#4 Greatest Movie of All Time
Here we are…#4 greatest movie of all time on our Top 10 Movies of All Time list! We’re getting into the good ones now, the ones that mean the most. The title may be a little misleading…these aren’t necessarily the greatest movies of all time, but they’re the ones our Braintrust loves the most. Each braintrustee has their own criteria, it may have to do with the characters, storyline, soundtracks, acclaim, and/or nostalgia. A little late to our movie countdown? Have no fear. If you missed the others, here are #5, #6, #7, #8, #9, and #10.
Kai – “Interstellar”
I’ve never watched a Christopher Nolan movie that I didn’t like. Between the epic soundtracks, the beautiful and varied cinematography, great characters and casting, and innovative plot structures, Nolan really hits a lot of the notes that I love about movies. Interstellar is no different, except on top of all that, it’s an epic space movie, my favorite genre.
Interstellar is set in a distant, dystopian future where the Earth is dying, along with any chance of survival for humanity. Our last chance is a small ship led by “Coop”, played by Matthew McConaughey. The ship is instructed to find and colonize a habitable planet while the survivors on Earth, led by Coop’s daughter (Jessica Chastain) attempt to build a “gravitational drive” to evacuate the rest of the populace. Needless to say, things don’t go according to plan, with many surprises along the way.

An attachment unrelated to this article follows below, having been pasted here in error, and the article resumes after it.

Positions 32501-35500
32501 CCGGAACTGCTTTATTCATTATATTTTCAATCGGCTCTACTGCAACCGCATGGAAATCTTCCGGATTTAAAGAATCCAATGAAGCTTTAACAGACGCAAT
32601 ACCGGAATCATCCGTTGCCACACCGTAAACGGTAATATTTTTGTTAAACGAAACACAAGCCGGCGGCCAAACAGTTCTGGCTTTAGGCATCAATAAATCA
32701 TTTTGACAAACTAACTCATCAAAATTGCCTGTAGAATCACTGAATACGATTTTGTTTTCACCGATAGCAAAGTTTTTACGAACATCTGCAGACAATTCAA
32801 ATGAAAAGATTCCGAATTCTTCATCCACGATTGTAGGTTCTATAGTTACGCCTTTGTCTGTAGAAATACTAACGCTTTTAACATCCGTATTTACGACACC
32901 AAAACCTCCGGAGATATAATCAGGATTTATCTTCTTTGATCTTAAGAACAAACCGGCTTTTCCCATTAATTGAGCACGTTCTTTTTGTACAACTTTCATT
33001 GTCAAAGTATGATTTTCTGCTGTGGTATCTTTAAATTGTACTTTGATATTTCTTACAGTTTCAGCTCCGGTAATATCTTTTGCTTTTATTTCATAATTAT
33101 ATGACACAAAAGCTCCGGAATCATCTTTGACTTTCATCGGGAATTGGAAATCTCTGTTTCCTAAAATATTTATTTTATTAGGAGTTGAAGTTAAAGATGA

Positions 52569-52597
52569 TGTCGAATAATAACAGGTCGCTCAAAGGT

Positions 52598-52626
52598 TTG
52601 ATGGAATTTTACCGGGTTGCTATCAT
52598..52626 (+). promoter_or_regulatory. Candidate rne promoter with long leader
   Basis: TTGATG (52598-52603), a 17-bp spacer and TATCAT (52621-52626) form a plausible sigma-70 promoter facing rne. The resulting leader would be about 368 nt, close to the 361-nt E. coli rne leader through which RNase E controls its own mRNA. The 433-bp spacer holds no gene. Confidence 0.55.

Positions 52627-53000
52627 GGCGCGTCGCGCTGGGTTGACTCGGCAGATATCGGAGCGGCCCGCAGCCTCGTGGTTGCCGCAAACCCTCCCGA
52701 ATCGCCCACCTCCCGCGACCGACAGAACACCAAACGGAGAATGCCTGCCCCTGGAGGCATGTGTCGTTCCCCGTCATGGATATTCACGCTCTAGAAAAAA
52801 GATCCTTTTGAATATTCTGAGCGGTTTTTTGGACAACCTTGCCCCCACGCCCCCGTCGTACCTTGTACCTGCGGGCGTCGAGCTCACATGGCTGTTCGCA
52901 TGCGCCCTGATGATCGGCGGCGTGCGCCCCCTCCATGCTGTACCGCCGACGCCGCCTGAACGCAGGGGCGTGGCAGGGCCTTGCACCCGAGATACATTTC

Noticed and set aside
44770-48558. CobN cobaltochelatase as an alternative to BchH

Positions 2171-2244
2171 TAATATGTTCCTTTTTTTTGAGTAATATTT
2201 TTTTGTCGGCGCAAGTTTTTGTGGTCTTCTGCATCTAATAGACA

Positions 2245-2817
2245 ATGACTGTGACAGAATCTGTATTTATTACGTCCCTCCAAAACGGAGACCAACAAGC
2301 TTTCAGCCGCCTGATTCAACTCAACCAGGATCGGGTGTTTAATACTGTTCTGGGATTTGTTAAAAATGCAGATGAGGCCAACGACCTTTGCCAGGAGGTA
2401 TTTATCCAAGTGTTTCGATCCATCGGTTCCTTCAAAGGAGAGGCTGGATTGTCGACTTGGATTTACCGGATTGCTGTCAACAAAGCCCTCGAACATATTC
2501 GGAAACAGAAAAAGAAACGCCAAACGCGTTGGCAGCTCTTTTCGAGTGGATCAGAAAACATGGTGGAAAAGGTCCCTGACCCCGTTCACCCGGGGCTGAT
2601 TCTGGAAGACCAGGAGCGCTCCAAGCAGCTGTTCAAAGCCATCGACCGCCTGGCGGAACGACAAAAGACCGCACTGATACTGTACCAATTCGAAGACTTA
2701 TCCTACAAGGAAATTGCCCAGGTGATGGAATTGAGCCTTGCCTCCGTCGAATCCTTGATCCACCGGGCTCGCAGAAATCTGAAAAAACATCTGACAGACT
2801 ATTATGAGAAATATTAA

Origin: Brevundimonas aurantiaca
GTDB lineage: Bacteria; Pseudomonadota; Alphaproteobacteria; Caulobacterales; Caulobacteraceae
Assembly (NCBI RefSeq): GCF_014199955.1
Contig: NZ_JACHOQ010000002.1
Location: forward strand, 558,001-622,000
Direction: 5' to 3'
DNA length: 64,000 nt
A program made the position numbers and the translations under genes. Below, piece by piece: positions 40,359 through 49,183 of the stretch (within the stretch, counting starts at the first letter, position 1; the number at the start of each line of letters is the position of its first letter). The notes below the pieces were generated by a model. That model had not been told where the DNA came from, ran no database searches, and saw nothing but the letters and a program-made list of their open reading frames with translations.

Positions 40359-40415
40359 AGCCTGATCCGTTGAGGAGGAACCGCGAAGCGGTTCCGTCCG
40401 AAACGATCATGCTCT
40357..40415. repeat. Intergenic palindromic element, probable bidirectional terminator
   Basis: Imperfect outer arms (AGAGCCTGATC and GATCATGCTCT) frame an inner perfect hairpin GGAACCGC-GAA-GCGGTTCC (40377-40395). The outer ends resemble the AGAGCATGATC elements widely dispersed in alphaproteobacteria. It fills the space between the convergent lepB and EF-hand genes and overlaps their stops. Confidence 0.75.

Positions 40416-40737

The movie was definitely worth seeing in a big screen, as the visuals are absolutely stunning. In the end, like most Nolan films, the best part of Interstellar is the relationship between the characters. The emotional resonance of Coop and his daughter’s relationship carry the movie through to its powerful ending.
Andrew – “Titanic”
I have a love story thing and a James Cameron thing.
Sophie – “Inside Out” (2015)
This lovable, animated movie takes a look inside the brain of 11-year-old Railey as she moves across the country and is forced to start over in a new city. While the movie is full of fun characters and very interesting ideas about the brain, it also looks at the inevitable point in any human’s life when sadness turns from something we feel, to a part of who we are.
Po – “Kill Bill Vol.1″
My favorite Tarantino. I could watch it a million times in a row — it’s a great deal better than the sequel (which I also love), and I’d say it still contains my favorite ending of any movie. Uma Thurman rules. Quick sidetone — when you watch it, you’ll agree that there’s nothing better than Hattori Hanzo writing “BILL” on the window.
Randy – “The Graduate”
Simon and Garfunkel wrote songs for my generation and most of the iconic songs they wrote are on the soundtrack of The Graduate: “The Sound of Silence” “Mrs. Robinson” “Scarborough Fair/Canticle“. Dustin Hoffman plays Benjamin Braddock, just graduated from an Ivy League college and totally lost about what to do next in life. None of his parents’ generation pay any attention to his angst until Mrs. Robinson, his father’s partner’s wife seduces him. She doesn’t care about Ben either. Hoffman’s eloquent inability to express his angst represented what many of us felt about what to do with our lives in a capitalist society whose goals didn’t interest us. (Sound familiar?) Anne Bancroft is chilling as Mrs. Robinson, and beautiful Katherine Ross plays her daughter, Elaine Robinson, who Ben falls for and that drives the rest of the movie. Buck Henry (who wrote the screenplay with Calder Willingham) has a hilarious bit part as the hotel clerk that Ben must face to get a room for him and Mrs. Robinson. Above all Mike Nichol’s direction illuminates the humor in the humanity of people disconnected from their feelings.